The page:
The Logistics of Transporting Perishable Goods for Cold Chain Management

Written by Joey Yeoh, MSIPMM

by Joey Yeoh, MSIPMM

The Logistics of Transporting Perishable Goods for Cold Chain Management

Written by Joey Yeoh, MSIPMM

by Joey Yeoh, MSIPMM

by Joey Yeoh, MSIPMM

The cold chain refers to the management of the temperature of perishable products in order to maintain quality and safety from the point of slaughter or harvest through the distribution chain to the final consumer.

The cold chain ensures that perishable products are safe and of a high quality at the point of consumption. Failing to keep product at the correct temperatures can result in a variety of negative attributes. These can include textural degradation, discolouring, bruising and microbial growth. Effective management of cold chain maintains the quality of a product, which leads to a satisfied customer, greater demand, and overall protection of public health.

Each sector of the chain, from the point at which product is harvested to the point at which it is sold, shares responsibility. Breaks in the chain may occur just as easily on a warehouse dock as they do on a supermarket floor. If one link breaks, all suffer the consequences of an unsatisfied customer.

Management flow of cold chain

The diagram above shows the management flow of cold chain.

Perishable Goods

Perishable shrink costs retailers a tremendous amount of money. Vulnerable items such as meat, dairy, fruit, vegetables and flowers can expire prematurely due to incorrect temperature handling in the supply chain.

Transportation and interim storage at the distribution centre all affect the final quality of the saleable product.
Consumers are quick to judge on appearance and remember when a product does not meet expectations. Perishable food includes fruits and vegetables, fresh meat, foods purchased from chill cabinets, freshly cooked food stored to be used later. It is usually stored in the refrigerator. Some fresh fruits and vegetables, however, will store quite well out of the refrigerator as long as they are stored in a cool place.

Refrigeration can substantially reduce the rate at which food will deteriorate. Low temperatures slow down the growth of microorganisms and the rate of chemical changes in food. These are two of the main causes of food spoilage. Different parts of your refrigerator will operate at different temperatures. In older style refrigerators the upper shelves will often be slightly colder than the lower shelves.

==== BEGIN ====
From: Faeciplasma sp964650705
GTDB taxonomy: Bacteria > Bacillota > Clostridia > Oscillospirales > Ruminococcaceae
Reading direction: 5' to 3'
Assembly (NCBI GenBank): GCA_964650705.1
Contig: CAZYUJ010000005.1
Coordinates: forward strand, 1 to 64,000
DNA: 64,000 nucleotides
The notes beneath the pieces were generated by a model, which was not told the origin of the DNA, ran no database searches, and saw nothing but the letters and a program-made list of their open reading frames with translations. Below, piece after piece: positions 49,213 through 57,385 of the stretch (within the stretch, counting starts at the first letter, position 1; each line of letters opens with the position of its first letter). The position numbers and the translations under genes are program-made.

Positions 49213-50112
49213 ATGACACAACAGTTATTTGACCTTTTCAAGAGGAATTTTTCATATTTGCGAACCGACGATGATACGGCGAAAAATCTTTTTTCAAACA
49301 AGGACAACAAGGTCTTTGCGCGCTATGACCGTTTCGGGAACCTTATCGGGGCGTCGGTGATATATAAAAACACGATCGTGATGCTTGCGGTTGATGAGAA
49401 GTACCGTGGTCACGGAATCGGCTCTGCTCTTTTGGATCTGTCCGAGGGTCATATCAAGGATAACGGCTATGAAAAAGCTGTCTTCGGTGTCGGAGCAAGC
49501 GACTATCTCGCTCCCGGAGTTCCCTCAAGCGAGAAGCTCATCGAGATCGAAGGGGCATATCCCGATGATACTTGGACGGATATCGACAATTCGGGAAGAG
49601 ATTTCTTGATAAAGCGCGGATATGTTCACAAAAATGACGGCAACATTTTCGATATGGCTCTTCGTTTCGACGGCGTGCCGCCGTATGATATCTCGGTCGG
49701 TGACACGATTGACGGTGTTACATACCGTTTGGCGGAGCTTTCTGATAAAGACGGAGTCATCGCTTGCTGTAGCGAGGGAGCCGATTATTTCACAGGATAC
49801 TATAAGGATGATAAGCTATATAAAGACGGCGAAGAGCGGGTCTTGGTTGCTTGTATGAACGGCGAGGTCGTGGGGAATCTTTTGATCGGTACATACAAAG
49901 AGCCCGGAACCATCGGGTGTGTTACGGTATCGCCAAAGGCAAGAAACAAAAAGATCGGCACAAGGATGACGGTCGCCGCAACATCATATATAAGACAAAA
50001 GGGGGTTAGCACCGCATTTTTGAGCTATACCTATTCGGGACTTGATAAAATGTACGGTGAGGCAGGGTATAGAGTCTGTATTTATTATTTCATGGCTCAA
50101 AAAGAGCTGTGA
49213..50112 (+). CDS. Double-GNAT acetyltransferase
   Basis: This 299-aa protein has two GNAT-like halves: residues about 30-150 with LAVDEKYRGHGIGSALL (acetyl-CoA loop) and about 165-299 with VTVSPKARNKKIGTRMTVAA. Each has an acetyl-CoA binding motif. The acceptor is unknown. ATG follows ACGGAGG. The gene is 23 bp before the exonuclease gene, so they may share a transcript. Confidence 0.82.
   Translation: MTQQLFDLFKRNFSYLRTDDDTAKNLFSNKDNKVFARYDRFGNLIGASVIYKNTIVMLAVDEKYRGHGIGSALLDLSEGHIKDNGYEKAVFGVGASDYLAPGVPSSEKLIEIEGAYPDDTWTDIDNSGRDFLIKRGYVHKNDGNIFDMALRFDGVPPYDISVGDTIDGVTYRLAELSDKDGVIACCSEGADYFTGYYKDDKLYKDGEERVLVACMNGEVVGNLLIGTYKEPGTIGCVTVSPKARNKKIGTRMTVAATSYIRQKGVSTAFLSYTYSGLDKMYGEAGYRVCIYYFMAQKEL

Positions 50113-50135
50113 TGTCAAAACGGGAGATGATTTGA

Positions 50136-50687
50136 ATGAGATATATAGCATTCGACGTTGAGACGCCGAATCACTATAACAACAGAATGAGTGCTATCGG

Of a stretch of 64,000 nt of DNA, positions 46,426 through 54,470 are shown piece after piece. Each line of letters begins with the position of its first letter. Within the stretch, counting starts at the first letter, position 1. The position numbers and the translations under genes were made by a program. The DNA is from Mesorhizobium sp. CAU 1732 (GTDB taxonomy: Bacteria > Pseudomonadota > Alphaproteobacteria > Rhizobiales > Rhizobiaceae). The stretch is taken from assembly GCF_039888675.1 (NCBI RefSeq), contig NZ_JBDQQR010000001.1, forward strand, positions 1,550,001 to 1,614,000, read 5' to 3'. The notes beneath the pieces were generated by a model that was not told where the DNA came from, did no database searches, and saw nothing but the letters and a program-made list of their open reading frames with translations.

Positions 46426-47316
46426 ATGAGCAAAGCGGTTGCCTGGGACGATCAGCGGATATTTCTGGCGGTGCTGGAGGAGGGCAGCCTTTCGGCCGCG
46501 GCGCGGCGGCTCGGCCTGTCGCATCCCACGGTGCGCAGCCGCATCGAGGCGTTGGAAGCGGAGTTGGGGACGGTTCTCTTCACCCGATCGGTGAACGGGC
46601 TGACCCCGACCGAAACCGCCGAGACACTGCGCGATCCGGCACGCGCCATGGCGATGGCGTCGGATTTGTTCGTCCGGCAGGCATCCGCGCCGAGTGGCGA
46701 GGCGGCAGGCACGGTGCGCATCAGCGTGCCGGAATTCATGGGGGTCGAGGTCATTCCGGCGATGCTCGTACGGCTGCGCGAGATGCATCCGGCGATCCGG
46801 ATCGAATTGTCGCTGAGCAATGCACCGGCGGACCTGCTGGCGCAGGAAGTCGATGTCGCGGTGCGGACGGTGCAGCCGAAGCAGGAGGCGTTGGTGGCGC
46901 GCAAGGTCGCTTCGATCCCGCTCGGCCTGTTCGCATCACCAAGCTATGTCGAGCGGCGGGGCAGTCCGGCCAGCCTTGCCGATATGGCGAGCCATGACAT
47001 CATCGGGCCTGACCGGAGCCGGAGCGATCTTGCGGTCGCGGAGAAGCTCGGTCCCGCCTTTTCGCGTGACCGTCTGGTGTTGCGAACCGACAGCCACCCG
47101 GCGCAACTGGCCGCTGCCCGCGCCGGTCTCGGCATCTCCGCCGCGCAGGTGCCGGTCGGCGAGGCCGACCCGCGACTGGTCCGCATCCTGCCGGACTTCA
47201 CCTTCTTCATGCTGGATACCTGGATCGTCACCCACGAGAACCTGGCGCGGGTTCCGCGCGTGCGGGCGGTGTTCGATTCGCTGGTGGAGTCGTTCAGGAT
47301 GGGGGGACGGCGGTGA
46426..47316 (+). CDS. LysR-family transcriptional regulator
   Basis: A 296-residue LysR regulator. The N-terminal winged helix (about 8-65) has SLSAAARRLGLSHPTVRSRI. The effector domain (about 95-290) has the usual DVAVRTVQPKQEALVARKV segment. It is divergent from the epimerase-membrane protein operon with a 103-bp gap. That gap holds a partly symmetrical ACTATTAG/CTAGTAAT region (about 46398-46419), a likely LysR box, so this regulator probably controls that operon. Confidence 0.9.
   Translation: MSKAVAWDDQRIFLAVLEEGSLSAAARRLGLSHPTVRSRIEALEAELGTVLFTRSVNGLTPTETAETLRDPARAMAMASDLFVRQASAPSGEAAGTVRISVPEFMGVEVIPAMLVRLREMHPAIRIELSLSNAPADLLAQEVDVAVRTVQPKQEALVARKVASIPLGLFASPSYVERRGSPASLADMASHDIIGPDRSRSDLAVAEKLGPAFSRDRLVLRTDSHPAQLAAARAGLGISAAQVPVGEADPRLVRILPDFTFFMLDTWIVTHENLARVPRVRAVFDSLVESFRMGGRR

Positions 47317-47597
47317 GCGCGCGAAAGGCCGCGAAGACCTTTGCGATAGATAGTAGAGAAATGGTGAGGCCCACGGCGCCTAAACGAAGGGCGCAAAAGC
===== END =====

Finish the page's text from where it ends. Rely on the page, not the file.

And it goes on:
Transporting Perishable Goods

Transporting perishables has different requirements in terms of demand, load integrity, and transport integrity, paired with the specific equipment of a refrigerated unit and the energy necessary to run it make transportation costs for cold chain products much higher than standard goods so the risk is much higher for the booking agent.

On the flip side, a skilled agent can create a niche market if they build the skills necessary to take care of these types of loads. The continual rise in living standards and economic specialization will drive the growing demand for perishable good logistics and those who build the skills to consistently perform will be linchpins for both those needing to ship perishables, as well as those receiving them.

Specification of reefer container

The diagram above shows the specification of reefer container. (extracted from atandsonline.com, 2017)

Cold Chain Equipment

The following types of cold chain equipment for transportation vehicles were created to keep perishable products at the ideal temperature:

– Isothermal equipment has isolating walls, doors, ceiling, and floor, which limits the exchange of heat between the exterior and the interior of the van.

– Refrigerated equipment has a non-mechanical cold source that can reduce the interior temperature and maintain it for an average exterior temperature of 30ºC to -20ºC.

– Freezer has a cold production mechanism to reduce the interior temperature of the empty space and maintain it at a consistent temperature between -12ºC and -20ºC.

Transportation of Perishable Goods by Land